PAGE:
America cannot afford a border wall

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After promising the American people that Mexico would pay for the border wall, President Trump is threatening to shut down the government if he does not get $5 billion to fund this project.[1]  He has rejected the Democrats’ offer of $1.3 billion, maintaining that $5 billion is only “a good start.”[2]  So apparently $5 billion is only the beginning.  Even $1.3 billion is too much.  Here are three reasons why.

First, the wall does not solve the problems.  President Trump says that “drugs are pouring into our country.”[3]  Last year, the Secretary of Homeland Security John Kelly testified that drugs “mostly come through the ports of entry” at the border.[4]  So building a wall will not prevent most drugs from entering this country.

And there is no evidence that immigrants are spreading disease or that terrorists are entering the country, two more of President Trump’s claims.[5]  In short, President Trump is demanding to spend more than $5 billion of taxpayer money on a wall that would accomplish little if anything.

Second, spending money on a wall will only increase an already out-of-control deficit, which is up to $898 billion as of three months ago and is projected to balloon to $1 trillion in a little over a year.[6]  Although the deficit has reached this mark in the past, it occurred during an economic downturn when money was spent to stimulate a recovery.[7]  But in the most recent past, we’ve experienced a period of economic growth when the deficit should have been reduced.[8]  Instead, it increased.

Why the concern over a large deficit?  First, a large deficit may hamper the government’s efforts to revive the economy in the event of a downturn.[9]  Second, our interest payments may exceed feasible cuts in the future, making it necessary to default on our interest payments.[10]  Third, our benefits may have to be cut.   Americans may have to delay collecting Social Security, where it is projected to run out of money in 13 years. [11]  The Highway Trust Fund is projected to go broke in four years and the Social Security disability insurance program in seven years.[12]

Spending billions on a border wall now is akin to a homeless person buying a Rolex watch.  If you don’t have the money, don’t buy it.  People do not spend money this recklessly because banks will not permit it.  We, the American people, should not permit our money to be spent on a useless wall.  Spending money in this manner is foolhardy.  Perhaps this is why President Trump has declared bankruptcy six times.[13]

The third problem is that a government shut-down causes problems not just for federal workers but for the American people.  With the exception of mail service, social security checks, military service, air traffic controllers, prison guards, and border patrol agents, government operations come to a halt.[14]  National parks will close, veterans hotlines will shut down, food aid to children and seniors will be cut off, and federal workers will not be paid – just before Christmas.[15]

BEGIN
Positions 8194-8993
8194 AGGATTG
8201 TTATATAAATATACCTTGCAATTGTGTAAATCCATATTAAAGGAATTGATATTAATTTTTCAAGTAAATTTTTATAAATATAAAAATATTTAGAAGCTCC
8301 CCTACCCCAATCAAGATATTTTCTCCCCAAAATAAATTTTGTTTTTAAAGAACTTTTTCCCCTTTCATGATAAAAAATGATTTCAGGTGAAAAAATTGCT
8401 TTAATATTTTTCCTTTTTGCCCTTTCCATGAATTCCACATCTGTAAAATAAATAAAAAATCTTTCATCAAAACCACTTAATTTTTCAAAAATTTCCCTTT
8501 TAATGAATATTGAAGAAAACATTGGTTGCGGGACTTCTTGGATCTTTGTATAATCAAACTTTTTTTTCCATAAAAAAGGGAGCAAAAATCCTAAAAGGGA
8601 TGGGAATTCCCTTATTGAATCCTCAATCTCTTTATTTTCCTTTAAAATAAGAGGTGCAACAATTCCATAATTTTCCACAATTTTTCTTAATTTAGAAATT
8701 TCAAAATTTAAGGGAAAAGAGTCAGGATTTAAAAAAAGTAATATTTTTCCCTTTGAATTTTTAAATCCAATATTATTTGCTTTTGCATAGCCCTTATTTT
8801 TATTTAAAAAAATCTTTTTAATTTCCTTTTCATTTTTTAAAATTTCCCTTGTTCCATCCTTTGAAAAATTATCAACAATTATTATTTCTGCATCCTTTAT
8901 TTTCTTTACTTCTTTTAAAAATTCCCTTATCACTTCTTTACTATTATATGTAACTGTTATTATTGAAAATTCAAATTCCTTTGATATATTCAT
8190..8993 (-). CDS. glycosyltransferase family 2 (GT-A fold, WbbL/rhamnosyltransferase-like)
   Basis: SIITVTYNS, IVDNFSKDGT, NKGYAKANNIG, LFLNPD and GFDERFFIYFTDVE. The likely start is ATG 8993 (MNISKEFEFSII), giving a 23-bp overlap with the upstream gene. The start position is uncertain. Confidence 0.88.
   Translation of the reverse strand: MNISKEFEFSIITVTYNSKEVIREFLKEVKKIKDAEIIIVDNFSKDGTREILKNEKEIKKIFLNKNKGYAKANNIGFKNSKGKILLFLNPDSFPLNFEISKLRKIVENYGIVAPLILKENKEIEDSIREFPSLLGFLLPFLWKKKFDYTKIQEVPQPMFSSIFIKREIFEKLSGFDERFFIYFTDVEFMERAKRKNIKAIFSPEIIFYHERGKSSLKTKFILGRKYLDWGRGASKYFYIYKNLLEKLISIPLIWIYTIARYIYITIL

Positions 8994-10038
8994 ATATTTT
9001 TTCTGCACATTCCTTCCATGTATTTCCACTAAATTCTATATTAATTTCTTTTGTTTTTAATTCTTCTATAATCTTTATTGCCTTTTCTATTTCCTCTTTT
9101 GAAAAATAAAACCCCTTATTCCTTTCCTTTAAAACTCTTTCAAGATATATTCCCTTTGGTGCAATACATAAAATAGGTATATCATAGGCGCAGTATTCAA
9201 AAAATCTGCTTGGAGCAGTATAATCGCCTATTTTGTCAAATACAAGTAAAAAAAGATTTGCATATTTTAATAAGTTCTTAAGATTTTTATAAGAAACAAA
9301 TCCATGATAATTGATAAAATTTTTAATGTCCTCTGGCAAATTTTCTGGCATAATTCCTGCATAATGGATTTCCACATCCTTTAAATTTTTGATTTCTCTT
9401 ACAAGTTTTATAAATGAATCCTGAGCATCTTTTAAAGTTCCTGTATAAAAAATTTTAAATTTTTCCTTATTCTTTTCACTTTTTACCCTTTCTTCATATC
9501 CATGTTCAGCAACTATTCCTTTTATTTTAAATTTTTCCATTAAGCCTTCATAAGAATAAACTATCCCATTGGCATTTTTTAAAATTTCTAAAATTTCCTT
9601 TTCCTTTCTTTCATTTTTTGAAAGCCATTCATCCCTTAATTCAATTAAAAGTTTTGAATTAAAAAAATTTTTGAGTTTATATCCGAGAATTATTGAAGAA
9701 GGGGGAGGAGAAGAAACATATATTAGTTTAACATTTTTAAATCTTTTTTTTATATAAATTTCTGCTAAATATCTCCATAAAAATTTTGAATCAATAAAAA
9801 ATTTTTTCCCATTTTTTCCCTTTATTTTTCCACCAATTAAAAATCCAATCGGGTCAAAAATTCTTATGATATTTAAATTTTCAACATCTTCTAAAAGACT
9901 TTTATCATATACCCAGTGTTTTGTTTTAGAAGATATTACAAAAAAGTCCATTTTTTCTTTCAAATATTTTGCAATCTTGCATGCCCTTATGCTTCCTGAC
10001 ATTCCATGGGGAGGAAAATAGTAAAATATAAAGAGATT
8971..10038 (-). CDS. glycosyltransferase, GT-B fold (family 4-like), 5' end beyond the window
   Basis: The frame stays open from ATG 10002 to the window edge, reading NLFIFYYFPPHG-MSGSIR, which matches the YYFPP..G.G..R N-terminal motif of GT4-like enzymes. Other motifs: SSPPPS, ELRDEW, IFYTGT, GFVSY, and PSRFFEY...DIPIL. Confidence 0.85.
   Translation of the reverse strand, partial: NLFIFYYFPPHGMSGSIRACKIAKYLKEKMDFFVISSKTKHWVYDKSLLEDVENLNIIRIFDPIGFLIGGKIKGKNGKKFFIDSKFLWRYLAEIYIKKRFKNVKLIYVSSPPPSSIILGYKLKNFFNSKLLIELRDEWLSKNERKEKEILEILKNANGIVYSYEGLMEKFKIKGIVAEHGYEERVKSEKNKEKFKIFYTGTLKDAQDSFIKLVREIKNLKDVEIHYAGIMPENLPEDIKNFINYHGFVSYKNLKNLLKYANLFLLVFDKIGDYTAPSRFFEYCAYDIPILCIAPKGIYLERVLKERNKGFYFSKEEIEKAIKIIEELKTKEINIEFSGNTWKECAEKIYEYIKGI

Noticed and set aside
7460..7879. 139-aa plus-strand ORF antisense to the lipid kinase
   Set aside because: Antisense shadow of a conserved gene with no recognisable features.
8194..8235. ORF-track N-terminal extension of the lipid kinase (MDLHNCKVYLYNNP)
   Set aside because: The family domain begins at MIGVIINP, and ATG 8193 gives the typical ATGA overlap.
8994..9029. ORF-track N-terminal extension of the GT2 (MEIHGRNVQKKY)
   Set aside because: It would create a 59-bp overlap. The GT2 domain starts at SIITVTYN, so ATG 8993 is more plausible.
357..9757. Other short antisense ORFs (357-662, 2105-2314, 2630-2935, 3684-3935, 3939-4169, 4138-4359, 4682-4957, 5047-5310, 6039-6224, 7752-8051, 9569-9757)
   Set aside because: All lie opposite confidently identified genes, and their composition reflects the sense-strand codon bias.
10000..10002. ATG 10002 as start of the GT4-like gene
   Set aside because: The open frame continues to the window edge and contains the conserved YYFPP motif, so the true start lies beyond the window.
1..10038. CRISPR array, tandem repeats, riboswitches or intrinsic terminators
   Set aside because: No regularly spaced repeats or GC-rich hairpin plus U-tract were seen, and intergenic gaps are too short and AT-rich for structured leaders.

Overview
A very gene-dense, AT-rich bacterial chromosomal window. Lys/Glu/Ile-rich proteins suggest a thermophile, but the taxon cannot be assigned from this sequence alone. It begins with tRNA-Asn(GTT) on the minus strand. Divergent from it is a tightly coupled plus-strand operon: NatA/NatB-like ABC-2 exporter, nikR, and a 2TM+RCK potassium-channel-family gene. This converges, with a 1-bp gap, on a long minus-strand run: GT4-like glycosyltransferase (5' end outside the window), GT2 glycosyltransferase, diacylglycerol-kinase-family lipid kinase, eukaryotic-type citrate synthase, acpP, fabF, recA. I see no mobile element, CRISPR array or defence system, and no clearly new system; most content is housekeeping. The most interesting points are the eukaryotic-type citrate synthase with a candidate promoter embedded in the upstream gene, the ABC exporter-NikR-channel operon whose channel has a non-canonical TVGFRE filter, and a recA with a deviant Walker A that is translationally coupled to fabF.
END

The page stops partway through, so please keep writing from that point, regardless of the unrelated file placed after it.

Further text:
So unless President Trump gets his wall – and that’s what it is; it does nothing for this country – he will cause a government shutdown.  He said, “I am proud to shut down the government for border security, Chuck, because the people of this country don’t want criminals and people that have lots of problems and drugs pouring into our country.”[16]  What people of this country don’t want is to see their benefits reduced or destroyed for a wall that fails to keep out drugs and criminals.  Or to delay receiving social security benefits for this useless wall – particularly when the money will be gone because it has been spent on such a frivolous project.  After our government runs out of money, the only thing this wall will accomplish is to keep people in.

 

[1] Eric Warner and John Wagner, Trump, Pelosi and Schumer have on-camera shouting match as wall talks break down, The Washington Post, December 11, 2018.

[2] Philip Bump, Trump’s arguments for necessity of border wall have already been broadly debunked, The Washington Post, December 11, 2018.

[3] Id.

[4] Id.

[5] Id.

[6] Andrew Mayeda, U.S. Budget Deficit Swells to $898 Billion, Topping Forecast, Bloomberg, September 13, 2018.

[7] Id.

[8] Heather Long, Why America’s return to $1 trillion deficits is a big problem for you, The Washington Post, April 9, 2018.

[9] Id.

[10] Id.

[11] Id.

[12] Id.

[13] Michelle Lee, Fact Check:  Has Trump declared bankruptcy four or six times?, The Washington Post, September 26, 2016.

[14] Nathaniel Lubin, What’s Affected by a Government Shutdown?, whitehouse.gov, October 1, 2013.

[15] Id.

[16] John T. Bennett, 3 Takeaways From Trump’s Made-for-TV Oval Office Border Brawl, Roll Call, December 11, 2018.

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